Chanel Bonfire
by Wendy Lawless

It has not been that long ago that some children grew up in some households with unstable, un-medicated mothers. Historically, this situation has provided the fertile soil that cultivated many a memorable upbringing, rich fodder for family reunions and subsequent stage adaptations.

Today thanks to modern pharmaceuticals known as serotonin reuptake inhibitors (Paxil, Zoloft, Lexapro…) and the modern belief in better living through chemistry, everyone is medicated. We may someday miss the madness in millennial memoirs.

Wendy Lawless chronicles her mother’s un-medicated mental instability in Chanel Bonfire.  The memoir leads readers through the 1970′s around the mine/mind fields left by the author’s mother. Wendy and her younger sister are dragged cross country, across the Atlantic and back again as their mother ping pongs from husband to husband (some hers, some belonging to others).

Take one beautiful, mentally unstable mother, add alcohol, money and the opportunities beauty brings and you have the makings of a romantic memoir. Take away a  grasp on reality, the money and the willing men and you have a roller coaster ride of Hollywood/Hazelden proportions.

If you grew up with the “dark bedroom, curtains drawn” type of mom, buckle your seatbelts, take a few deep breaths and hang on for dear life. You are about to take a drive down the gravel road of memory lane.  If you grew up with a “sunny porch, ice tea in hand” kind of mom, be brave take a peek through the curtains and thank your lucky stars.


“Mothers are all slightly insane.” – J.D. Salinger, The Catcher in the Rye

Book review: Wild: from lost to found on the Pacific Crest Trail

By , June 17, 2012

Wild : from lost to found on the Pacific Crest TrailWild: from lost to found on the Pacific Crest Trail, by Cheryl Strayed

In the heart of the Canyon, by Elizabeth Hyde.

On this side of the Mississippi it is not unusual to know of someone who has trekked the Appalachian Trail. If you haven’t had the chance to enjoy a day hike on the trail, you’ve probably seen plenty of badges of honor – AT stickers – on the back of SUVs. While stuck in city traffic waiting for the light to turn green you may have daydreamed of walking sticks and cool streams and an AT escape yourself.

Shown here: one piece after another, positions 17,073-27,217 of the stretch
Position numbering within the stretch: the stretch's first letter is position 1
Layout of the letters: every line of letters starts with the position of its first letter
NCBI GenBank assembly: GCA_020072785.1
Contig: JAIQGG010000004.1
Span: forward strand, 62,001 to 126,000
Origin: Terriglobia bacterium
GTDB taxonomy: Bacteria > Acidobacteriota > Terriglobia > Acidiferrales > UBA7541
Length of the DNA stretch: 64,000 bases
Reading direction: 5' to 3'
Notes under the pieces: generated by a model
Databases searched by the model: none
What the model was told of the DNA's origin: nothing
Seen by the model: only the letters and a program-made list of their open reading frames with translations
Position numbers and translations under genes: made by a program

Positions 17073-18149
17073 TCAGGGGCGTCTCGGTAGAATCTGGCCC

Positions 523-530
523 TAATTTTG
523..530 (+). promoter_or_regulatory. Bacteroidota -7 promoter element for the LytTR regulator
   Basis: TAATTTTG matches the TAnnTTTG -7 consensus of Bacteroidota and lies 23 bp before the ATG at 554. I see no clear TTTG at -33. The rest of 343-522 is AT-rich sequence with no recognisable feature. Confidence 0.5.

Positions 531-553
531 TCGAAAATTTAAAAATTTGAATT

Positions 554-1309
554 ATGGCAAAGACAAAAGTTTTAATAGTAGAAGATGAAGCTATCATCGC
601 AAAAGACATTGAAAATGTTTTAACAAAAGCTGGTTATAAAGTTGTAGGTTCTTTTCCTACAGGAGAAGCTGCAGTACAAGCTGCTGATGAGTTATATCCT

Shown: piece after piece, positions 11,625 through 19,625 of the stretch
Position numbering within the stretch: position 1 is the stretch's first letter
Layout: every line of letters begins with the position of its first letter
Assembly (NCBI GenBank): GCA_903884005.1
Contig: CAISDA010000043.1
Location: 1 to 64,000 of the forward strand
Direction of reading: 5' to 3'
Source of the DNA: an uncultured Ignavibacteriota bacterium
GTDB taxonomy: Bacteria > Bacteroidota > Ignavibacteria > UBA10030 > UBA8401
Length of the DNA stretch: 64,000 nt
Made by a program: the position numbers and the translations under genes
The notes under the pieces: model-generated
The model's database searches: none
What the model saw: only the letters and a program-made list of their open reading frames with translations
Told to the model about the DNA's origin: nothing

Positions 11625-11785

Across the Mississippi folks are drawn to hike the Pacific Crest Trail. This 2,650 mile trail takes most thru-hikers 5 to 6 months to complete. That means hiking about 20 plus miles daily…for months on end….ascending, descending, across gravely paths, under the shade of ponderosa pines, navigating snow slides, enduring 100+ degree temperatures, sharing the trail with rattlesnakes, elk, lizards, bears and the occasional llama.

Not many folks would attempt an eleven hundred mile solo hike on the Pacific Crest Trail. Fewer still would admit to not preparing physically for the hike. The author Cheryl Strayed did just that. She made plenty of trips to her local REI to prepare her backpack, “Monster,” but she neglected to prepare for the physical endurance needed to meet the trail. In her words, she was “profoundly unprepared.” Her feet paid a heavy price for this lack of preparation and suffered mightly before she was named Queen of the Pacific Trail by fellow hikers.

In Wild: from lost to found on the Pacific Coast Trail, Strayed recounts the physical toll off hiking the trail and how the journey reset the course of her life. Find a shady hammock, cue up Uncle Tupelo, Wilco, Jerry and Joni, open a bottle of chilled Snapple Lemonade and enjoy the adventure of her lifetime.

Also check out the author’s fiction title, Torch. For a contemporary whitewater trail adventure, try the 2009 fiction title, In the heart of the Canyon, by Elizabeth Hyde.

- Laurie

Book review: The Tender Hour of Twilight

By , March 21, 2012

The Tender Hour of Twilight: Paris in the ’50s, New York in the ‘60s: A Memoir of Publishing’s Golden Age
by Richard Seaver

I am mystified that this memoir is not a major spring hit.  If you’re interested in book publishing, French literature, expat life, or censorship issues, please give this a shot. It’s like a fantastic time machine to mid-century Paris and New York.  I’d even go so far as to recommend it to literary fans of Mad Menit’s set in the same time period, but focused on the world of publishing rather than advertising.



Best of 2011: Memoirs

By , December 21, 2011

I was a bit obsessed with memoirs this year.  Here are my top six:

Chinaberry Sidewalks
by Rodney Crowell

Try this if you like Rick Bragg‘s work–no prior knowledge of Rodney Crowell required.


Poser: My Life in Twenty-Three Yoga Poses
by Claire Dederer

I could not resist this book’s charm. I thought it was funny and insightful and touching and smart.


This Boy’s Life with the movie The Fighter.


Cocktail Hour Under the Tree of Forgetfulness
by Alexandra Fuller

Another evocative account of life in Africa from the author of Don’t Let’s Go to the Dogs Tonight.


Animal, Vegetable, Miracle.



Fiction Ruined My Family
by Jeanne Darst

Darst’s memoir describes how alcoholism and her father’s tortured pursuit of “the writer’s life” impacted her family.  The result is honest, surprisingly funny, and never bitter.  For fans of Dead End Gene Pool.